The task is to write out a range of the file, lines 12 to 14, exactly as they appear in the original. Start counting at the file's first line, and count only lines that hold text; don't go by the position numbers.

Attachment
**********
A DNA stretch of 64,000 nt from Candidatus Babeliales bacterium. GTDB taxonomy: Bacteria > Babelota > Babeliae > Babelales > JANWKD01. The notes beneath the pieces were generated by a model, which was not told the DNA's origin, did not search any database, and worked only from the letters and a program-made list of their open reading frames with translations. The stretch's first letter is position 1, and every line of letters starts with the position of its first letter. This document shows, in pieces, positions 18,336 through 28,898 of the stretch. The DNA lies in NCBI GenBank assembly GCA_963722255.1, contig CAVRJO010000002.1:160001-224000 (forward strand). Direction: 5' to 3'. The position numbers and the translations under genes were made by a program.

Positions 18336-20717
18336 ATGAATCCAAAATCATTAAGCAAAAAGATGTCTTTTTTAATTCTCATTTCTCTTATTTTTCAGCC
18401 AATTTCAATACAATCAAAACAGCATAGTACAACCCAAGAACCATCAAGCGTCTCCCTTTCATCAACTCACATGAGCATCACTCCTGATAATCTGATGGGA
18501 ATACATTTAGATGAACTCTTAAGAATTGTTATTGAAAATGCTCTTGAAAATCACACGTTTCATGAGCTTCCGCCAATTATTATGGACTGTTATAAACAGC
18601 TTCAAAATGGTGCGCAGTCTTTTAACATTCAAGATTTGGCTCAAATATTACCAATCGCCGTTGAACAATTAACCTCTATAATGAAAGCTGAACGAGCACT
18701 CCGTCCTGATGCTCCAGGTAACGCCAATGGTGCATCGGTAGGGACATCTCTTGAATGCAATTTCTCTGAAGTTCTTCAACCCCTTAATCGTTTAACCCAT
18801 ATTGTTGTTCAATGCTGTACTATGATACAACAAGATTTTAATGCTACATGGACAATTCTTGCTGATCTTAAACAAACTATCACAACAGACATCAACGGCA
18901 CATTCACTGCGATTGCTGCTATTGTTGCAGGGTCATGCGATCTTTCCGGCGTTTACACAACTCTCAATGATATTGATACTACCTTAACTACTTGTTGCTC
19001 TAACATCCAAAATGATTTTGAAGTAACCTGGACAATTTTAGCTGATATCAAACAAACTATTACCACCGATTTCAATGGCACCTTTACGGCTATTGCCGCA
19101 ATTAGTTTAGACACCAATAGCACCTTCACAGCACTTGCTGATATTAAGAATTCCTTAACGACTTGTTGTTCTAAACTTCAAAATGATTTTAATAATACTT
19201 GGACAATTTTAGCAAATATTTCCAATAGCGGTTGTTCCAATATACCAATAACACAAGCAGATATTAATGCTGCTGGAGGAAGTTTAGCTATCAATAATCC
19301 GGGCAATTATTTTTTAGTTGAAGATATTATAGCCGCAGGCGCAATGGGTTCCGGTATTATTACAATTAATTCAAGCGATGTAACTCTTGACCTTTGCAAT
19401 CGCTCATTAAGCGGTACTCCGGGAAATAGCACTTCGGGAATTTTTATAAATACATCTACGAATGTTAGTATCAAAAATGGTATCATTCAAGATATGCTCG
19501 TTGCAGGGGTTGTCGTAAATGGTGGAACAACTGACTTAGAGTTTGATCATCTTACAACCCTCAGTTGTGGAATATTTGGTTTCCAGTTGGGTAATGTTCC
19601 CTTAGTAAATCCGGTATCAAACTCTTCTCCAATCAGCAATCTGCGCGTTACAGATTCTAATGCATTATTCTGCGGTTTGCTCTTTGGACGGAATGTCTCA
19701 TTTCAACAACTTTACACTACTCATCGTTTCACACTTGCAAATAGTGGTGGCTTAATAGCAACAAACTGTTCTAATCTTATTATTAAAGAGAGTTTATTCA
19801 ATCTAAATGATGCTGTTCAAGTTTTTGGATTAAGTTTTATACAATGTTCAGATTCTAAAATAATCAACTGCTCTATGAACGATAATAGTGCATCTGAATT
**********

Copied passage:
19201 GGACAATTTTAGCAAATATTTCCAATAGCGGTTGTTCCAATATACCAATAACACAAGCAGATATTAATGCTGCTGGAGGAAGTTTAGCTATCAATAATCC
19301 GGGCAATTATTTTTTAGTTGAAGATATTATAGCCGCAGGCGCAATGGGTTCCGGTATTATTACAATTAATTCAAGCGATGTAACTCTTGACCTTTGCAAT
19401 CGCTCATTAAGCGGTACTCCGGGAAATAGCACTTCGGGAATTTTTATAAATACATCTACGAATGTTAGTATCAAAAATGGTATCATTCAAGATATGCTCG